District Judge, 281st Judicial District: George Arnold

George Arnold has 26 years of experience in civil litigation, primarily insurance defense. He also appears to have the even temperament exhibited by the best judges. But the Baylor Law School graduate earned our support for his crisp communication style and his thoughtful specificity about ways to improve the existing system. Arnold, who will be 51 on the March 6 primary voting day, promised, if elected, to act on unopposed motions within three business days, to schedule hearings within 14 days of request through the use of contingency settings and to find an online scheduling system that can be implemented.

Whew! Here are all the associated Q&As:

Paul Simon
Scot Dollinger
Shampa Mukerji (269th)

Like I said, there are some tough choices, and there are some where there appears to be a consensus. I’ll definitely be leaning on the endorsements this year.

Endorsement watch: County civil courts

I believe we are finally at the end of the endorsements line. Last to the table are thecounty civil courts, where in a slight change of pace the Democratic challengers were recommended in two out of three contested races:

Civil Court of Law No. 3: Gloria Cantu Minnick

A graduate of South Texas College of Law, Democratic candidate Gloria Cantu Minnick, 69, would bring not only trial experience but sorely needed management skills to this bench with a docket that has grown too long.

Minnick has served as assistant city attorney and senior assistant director for the Public Works and Engineering Department. Republican incumbent Judge Linda Storey has served on the bench since 2006. Also a graduate of South Texas College of Law, Storey, 46, told the Chronicle editorial board that she believed in the election process for judges.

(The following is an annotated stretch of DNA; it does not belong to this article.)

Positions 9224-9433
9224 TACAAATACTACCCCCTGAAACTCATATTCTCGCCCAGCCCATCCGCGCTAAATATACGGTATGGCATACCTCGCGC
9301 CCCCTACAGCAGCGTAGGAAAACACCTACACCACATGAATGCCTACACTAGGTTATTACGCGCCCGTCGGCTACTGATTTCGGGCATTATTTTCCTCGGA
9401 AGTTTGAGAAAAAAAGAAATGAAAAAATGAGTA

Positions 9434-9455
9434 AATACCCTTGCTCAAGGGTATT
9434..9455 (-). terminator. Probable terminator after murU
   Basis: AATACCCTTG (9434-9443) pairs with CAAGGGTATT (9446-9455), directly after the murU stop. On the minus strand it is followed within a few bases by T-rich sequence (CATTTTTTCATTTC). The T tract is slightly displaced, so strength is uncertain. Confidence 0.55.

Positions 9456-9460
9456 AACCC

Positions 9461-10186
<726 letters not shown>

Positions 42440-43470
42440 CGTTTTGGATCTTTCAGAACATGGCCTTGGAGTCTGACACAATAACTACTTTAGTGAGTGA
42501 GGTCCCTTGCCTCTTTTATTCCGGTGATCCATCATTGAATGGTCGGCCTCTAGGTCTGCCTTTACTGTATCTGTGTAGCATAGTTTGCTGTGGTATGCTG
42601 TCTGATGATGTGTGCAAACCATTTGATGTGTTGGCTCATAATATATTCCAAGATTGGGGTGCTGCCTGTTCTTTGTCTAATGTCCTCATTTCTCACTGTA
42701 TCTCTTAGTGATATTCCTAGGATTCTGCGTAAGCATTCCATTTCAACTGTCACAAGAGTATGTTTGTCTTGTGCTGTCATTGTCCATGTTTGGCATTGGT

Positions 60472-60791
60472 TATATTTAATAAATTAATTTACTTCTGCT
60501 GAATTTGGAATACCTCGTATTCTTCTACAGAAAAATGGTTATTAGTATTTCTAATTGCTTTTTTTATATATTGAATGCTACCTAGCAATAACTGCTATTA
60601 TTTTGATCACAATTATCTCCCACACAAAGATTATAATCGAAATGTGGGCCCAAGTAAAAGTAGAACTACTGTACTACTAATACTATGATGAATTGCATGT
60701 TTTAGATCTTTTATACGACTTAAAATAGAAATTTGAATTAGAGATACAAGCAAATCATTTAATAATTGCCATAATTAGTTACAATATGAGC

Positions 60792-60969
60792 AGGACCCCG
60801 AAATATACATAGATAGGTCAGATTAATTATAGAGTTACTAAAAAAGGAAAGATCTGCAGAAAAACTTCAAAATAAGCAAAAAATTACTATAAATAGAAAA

In this case, voters need to vote for a change and support Minnick for this bench.

Civil Court of Law No. 4: Damon Crenshaw

Democratic candidate Damon Crenshaw, 55, is campaigning on the promise to make this court run more efficiently. A graduate of South Texas School of Law, Crenshaw has over 25 years of legal experience.

We agree that it’s time for a change. His opponent, Republican incumbent Judge Roberta Lloyd, received her law degree from Stetson University College of Law and an L.L.M. in taxation from the University of Miami. Her work in animal cruelty resulted in weekly appearances on the television show “Animal Cops-Houston” for several years. Lloyd, 59, has a reputation for being hard to work with on the bench. When you’re a judge, it’s not just about being right, but about how you manage your courtroom. Lloyd has served on this bench since 2004; it’s time for fresh ideas and a new energy.

As has been the norm, the Chron had some nice things to say about the Dem challenger they didn’t endorse, Scot Dollinger, whose Q&A you can see here. I don’t know how much these endorsements matter in the end, and I certainly didn’t agree with all of their choices, but kudos to the Chron for making the effort on all these races. There are a lot of them, and not a lot of sources for voters to learn about the candidates – the endorsements, the League of Women Voters Guide, the HBA Judicial Preference poll, and the various Q&As done by myself, Texpatriate, and Texas Leftist. I hope you feel you had enough information to make sound decisions.

Judicial Q&A: Scot Dollinger

(Note: As I have done in past elections, I am running a series of Q&As for Democratic judicial candidates on the November ballot. This is intended to help introduce the candidates and their experiences to those who plan to vote. I am running these responses in the order that I receive them from the candidates.)

Scot Dollinger

1. Who are you and what are you running for?

I am Scot Dollinger. I am running for judge of Harris County Civil Court at Law No. 2. (Civil Court No. 2.) (There are four civil county courts at law in Harris County numbered 1, 2, 3 & 4.)

2. What kind of cases does this court hear?

Civil Court No. 2 hears the following kinds of cases:

– 60% debt collection/breach of contract

– 17% injuries

– 15% evictions

– 4% occupational licenses

– 3% eminent domain (The government is taking your private property.)